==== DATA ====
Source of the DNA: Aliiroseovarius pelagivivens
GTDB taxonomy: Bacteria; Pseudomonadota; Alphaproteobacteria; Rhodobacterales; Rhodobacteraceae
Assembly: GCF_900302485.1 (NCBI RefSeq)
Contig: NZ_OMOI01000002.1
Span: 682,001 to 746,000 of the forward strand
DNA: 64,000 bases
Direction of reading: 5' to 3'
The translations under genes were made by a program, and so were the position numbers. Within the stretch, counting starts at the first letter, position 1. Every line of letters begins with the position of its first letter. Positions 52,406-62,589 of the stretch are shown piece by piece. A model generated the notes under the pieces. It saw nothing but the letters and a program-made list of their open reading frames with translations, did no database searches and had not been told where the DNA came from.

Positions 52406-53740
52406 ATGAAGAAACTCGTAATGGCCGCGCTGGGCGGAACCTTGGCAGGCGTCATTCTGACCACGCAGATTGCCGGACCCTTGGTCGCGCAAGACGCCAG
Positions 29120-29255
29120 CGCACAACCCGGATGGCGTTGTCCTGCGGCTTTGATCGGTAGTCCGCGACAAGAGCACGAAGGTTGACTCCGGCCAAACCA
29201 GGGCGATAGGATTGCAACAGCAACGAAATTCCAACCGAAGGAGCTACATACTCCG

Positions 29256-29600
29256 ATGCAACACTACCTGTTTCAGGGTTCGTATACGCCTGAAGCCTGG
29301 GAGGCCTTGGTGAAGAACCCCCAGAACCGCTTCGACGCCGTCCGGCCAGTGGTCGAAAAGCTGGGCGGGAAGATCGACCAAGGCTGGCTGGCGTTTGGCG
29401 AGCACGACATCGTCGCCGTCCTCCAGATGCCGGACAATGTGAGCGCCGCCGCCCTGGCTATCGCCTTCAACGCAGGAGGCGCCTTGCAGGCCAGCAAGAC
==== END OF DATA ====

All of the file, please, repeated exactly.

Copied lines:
Source of the DNA: Aliiroseovarius pelagivivens
GTDB taxonomy: Bacteria; Pseudomonadota; Alphaproteobacteria; Rhodobacterales; Rhodobacteraceae
Assembly: GCF_900302485.1 (NCBI RefSeq)
Contig: NZ_OMOI01000002.1
Span: 682,001 to 746,000 of the forward strand
DNA: 64,000 bases
Direction of reading: 5' to 3'
The translations under genes were made by a program, and so were the position numbers. Within the stretch, counting starts at the first letter, position 1. Every line of letters begins with the position of its first letter. Positions 52,406-62,589 of the stretch are shown piece by piece. A model generated the notes under the pieces. It saw nothing but the letters and a program-made list of their open reading frames with translations, did no database searches and had not been told where the DNA came from.

Positions 52406-53740
52406 ATGAAGAAACTCGTAATGGCCGCGCTGGGCGGAACCTTGGCAGGCGTCATTCTGACCACGCAGATTGCCGGACCCTTGGTCGCGCAAGACGCCAG
Positions 29120-29255
29120 CGCACAACCCGGATGGCGTTGTCCTGCGGCTTTGATCGGTAGTCCGCGACAAGAGCACGAAGGTTGACTCCGGCCAAACCA
29201 GGGCGATAGGATTGCAACAGCAACGAAATTCCAACCGAAGGAGCTACATACTCCG

Positions 29256-29600
29256 ATGCAACACTACCTGTTTCAGGGTTCGTATACGCCTGAAGCCTGG
29301 GAGGCCTTGGTGAAGAACCCCCAGAACCGCTTCGACGCCGTCCGGCCAGTGGTCGAAAAGCTGGGCGGGAAGATCGACCAAGGCTGGCTGGCGTTTGGCG
29401 AGCACGACATCGTCGCCGTCCTCCAGATGCCGGACAATGTGAGCGCCGCCGCCCTGGCTATCGCCTTCAACGCAGGAGGCGCCTTGCAGGCCAGCAAGAC